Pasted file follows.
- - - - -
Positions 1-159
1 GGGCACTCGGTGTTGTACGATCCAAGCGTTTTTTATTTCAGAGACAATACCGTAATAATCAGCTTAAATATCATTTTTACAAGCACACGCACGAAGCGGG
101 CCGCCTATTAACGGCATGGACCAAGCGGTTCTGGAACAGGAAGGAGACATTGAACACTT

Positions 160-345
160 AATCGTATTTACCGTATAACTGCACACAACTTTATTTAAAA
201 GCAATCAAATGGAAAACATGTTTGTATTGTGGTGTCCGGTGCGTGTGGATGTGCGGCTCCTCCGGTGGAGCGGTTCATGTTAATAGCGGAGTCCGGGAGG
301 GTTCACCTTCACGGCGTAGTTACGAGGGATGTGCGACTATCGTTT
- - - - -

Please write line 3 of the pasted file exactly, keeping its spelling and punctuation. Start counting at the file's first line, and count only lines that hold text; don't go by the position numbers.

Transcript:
101 CCGCCTATTAACGGCATGGACCAAGCGGTTCTGGAACAGGAAGGAGACATTGAACACTT